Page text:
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-   -   bash prompt doesn't change from $ to # for su (http://www.linuxquestions.org/questions/linux-newbie-8/bash-prompt-doesnt-change-from-%24-to-for-su-858485/)

mike11 01-25-2011 03:24 AM

bash prompt doesn't change from $ to # for su
 
Hi All,

I'm trying to change the bash prompt and based on the man pages \$ should show a $ which changes to a # for a SU. However, this doesn't happen on my machine, it's $ for both user and SU.
The line in .bashrc is:
export PS1="\u@\h:\w\$"

Thanks in advance.

crts 01-25-2011 03:26 AM

Hi,

I assume you mean the prompt for root. You will have to edit root's .bashrc for that. It is located in /root/.bashrc.
Also: Make sure that you use
su -
to switch to root. This will give you a full login shell where root's .bashrc is definitely being sourced.

mike11 01-25-2011 03:40 AM

Thanks. The root's .bashrc is symlinked to mine. So if I have \$ on my prompt shouldn't this work when changing to su?.

grail 01-25-2011 03:43 AM

Well if it is symlinked to the same thing ... why would it change?? Remembering '\$' means take away the special meanings for the $ sign to give you a $ sign.

Kenhelm 01-25-2011 03:58 AM

Try using single quotes instead of double quotes
export PS1='\u@\h:\w\$'

Single quotes preserve the '\' in front of '$'
echo "\u@\h:\w\$"
\u@\h:\w$

echo '\u@\h:\w\$'
\u@\h:\w\$

mike11 01-25-2011 03:59 AM

well, the man page says:
Quote:

\$ if the effective UID is 0, a #, otherwise a $
so I su and do echo $EUID and I get 0
which means, as I understand, that the $ should turn into a #. why does the symlink change anything? it's just a pointer to a .bashrc file to run.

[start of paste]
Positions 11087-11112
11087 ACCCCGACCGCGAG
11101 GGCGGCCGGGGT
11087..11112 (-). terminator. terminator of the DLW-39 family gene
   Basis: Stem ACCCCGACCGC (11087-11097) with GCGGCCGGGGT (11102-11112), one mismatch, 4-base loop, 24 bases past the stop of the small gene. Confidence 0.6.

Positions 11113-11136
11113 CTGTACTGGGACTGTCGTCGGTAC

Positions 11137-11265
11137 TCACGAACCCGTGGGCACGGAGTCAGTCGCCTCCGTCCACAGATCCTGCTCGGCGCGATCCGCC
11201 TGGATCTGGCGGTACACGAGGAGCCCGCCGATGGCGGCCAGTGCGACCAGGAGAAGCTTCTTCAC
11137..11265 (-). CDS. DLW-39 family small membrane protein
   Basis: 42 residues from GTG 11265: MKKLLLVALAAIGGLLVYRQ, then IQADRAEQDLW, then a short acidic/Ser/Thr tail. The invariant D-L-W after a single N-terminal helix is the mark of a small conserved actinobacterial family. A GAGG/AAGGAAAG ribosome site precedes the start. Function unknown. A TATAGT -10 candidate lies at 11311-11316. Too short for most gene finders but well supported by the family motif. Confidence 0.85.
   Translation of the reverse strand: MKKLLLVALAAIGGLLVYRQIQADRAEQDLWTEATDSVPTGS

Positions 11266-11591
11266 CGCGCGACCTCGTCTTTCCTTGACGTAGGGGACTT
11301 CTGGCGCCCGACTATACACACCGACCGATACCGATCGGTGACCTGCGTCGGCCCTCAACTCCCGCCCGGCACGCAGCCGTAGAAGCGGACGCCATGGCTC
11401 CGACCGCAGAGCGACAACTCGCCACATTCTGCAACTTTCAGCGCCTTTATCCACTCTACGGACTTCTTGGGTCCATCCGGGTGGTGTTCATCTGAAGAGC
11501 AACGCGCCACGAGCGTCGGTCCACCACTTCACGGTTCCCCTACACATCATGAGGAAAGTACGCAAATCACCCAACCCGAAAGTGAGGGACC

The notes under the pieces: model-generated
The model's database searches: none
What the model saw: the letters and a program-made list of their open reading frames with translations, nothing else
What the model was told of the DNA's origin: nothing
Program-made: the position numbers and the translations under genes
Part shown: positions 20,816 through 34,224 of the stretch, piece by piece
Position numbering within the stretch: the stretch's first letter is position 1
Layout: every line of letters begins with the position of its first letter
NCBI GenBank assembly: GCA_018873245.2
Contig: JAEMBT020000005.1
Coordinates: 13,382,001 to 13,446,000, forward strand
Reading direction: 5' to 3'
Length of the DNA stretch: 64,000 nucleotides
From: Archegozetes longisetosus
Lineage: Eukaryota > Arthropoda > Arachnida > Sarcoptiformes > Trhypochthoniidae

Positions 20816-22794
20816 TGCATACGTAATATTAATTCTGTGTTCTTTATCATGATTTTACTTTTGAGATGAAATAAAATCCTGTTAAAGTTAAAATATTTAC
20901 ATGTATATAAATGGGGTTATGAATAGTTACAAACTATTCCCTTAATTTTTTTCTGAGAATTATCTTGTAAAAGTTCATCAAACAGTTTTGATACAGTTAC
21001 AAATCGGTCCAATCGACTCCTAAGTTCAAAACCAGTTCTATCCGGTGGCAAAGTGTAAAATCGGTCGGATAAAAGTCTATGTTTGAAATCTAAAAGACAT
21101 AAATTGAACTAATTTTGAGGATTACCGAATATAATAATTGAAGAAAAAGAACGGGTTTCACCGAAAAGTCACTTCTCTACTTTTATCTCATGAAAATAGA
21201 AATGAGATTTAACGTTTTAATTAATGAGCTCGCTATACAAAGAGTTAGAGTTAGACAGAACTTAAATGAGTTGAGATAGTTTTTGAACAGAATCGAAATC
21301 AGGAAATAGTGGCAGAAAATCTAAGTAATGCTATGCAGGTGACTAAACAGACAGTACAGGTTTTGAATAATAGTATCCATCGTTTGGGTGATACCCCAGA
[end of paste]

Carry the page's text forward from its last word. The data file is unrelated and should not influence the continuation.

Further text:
note the PS1 line is in double quotes (so it shouldn't be a literal $):
export PS1="\u@\h:\w\$"

crts 01-25-2011 04:19 AM

Quote:

Originally Posted by mike11 (Post 4236864)
well, the man page says:

so I su and do echo $EUID and I get 0
which means, as I understand, that the $ should turn into a #. why does the symlink change anything? it's just a pointer to a .bashrc file to run.

note the PS1 line is in double quotes (so it shouldn't be a literal $):
export PS1="\u@\h:\w\$"

I still think it is better to not link root's bashrc to a user ones. However, if you want to keep it that way then you have to replace the double quotes with single quotes - as suggested be kenhelm. Then you will get the '#' when you switch to root. Make sure to check if there are several branches which set PS1 in your script. If you are not sure which one sets the prompt then make sure to change all of them to single quotes.

mike11 01-25-2011 04:23 AM

It's working with single quotes. Thanks.


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